Sidewalks are potentially the most important and most overlooked public spaces in the city. This vast network of narrow, open spaces can be places where classes mix, economies flourish, and a vital urban life is lived. Now, more than ever, people around the globe are trying to unlock their potential by contesting the purpose of and rights to the sidewalk. Street vendors, property owners, local government, and the general public are engaging in innovative experiments in some places and bloody conflicts in others.
Sidewalk City proposes re-mapping our cities. Cartography based on spatial ethnography helps us find and recognize the spatial practices of more members of the public. Such counter-cartographies are needed to inform reconstructions of public space as cities become sites of increasingly heterogeneous spatial projects. While maps have a long history with political power, propaganda, and regime operations, the recent explosion in critical cartography shows that maps can also be used to question normalized practices and explore alternative ones. This book explores the possibilities of using the map to navigate both the socio-political construction of space and the physical, materiality of space, an agenda core to the fields of geography and planning.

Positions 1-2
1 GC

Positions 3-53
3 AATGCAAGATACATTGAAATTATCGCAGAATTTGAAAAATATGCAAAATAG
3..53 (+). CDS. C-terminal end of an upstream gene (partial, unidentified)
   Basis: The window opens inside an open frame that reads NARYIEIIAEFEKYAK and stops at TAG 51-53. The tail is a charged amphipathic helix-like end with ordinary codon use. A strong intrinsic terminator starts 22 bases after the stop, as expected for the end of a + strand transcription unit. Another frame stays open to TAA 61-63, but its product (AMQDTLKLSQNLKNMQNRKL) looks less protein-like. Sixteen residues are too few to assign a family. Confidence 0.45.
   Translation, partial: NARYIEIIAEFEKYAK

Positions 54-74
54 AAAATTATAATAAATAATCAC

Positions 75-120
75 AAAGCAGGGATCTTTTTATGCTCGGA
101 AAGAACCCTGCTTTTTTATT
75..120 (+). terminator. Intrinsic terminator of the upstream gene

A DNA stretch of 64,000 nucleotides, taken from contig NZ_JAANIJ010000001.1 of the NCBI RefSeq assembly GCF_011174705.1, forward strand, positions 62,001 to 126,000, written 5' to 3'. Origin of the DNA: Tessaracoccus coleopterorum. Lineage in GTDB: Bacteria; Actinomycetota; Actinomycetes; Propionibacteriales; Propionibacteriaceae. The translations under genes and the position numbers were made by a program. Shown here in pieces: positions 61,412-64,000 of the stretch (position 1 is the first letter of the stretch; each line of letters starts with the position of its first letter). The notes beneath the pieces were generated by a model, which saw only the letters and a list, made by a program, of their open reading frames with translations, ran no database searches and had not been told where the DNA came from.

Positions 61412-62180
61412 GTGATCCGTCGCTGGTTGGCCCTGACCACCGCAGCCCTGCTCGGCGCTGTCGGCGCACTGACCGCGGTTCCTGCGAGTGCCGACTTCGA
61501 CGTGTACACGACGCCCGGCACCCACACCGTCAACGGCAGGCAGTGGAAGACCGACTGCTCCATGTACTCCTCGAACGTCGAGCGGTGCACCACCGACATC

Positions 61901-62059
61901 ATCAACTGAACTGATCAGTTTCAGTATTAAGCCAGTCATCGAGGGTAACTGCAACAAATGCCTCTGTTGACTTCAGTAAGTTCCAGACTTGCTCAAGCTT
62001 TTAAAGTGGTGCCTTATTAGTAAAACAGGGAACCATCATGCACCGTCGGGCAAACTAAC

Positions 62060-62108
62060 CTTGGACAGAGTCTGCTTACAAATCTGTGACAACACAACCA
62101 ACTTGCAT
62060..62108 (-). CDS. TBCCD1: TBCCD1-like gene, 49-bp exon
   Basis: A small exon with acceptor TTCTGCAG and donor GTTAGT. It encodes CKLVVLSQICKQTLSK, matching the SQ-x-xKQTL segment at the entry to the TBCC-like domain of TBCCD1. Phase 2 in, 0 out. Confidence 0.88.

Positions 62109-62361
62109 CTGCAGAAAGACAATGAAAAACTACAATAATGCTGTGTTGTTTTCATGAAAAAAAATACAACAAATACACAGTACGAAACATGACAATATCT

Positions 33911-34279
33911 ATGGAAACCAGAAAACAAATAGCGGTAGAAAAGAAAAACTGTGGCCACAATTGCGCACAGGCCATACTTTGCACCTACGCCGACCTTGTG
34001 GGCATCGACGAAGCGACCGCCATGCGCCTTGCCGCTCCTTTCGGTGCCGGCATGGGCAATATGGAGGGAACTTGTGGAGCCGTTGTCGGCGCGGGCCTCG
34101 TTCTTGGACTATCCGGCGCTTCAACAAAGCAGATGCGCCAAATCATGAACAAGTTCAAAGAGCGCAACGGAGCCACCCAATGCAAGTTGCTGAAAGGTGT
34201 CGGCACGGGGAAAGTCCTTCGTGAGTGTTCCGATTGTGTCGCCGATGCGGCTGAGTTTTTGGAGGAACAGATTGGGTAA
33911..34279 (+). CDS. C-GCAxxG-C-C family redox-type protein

Throughout, this book uses the case of Ho Chi Minh City’s remarkable sidewalk system to ground the discussions about reconsidering public space and cartography. To uncover actual spatial practices, the book presents methods of spatial ethnography developed through field studies over 15 years including hundreds of interviews with sidewalk vendors, government policymakers, planners, police, and the general public. It critically analyzes the competing visions about sidewalks with difficult to obtain historical, state planning, and private developer urban maps. The book also develops visual arguments for reconsidering sidewalk space by presenting a progression of original maps to show the fluidity of how society can grant entitlements and liabilities to sidewalks in practice even in a place where the state officially owns all land and has top-down planning institutions. It discusses the potential of using maps to engage social discourse and planning institutions with new visual narratives to shape the social reconstruction of public space.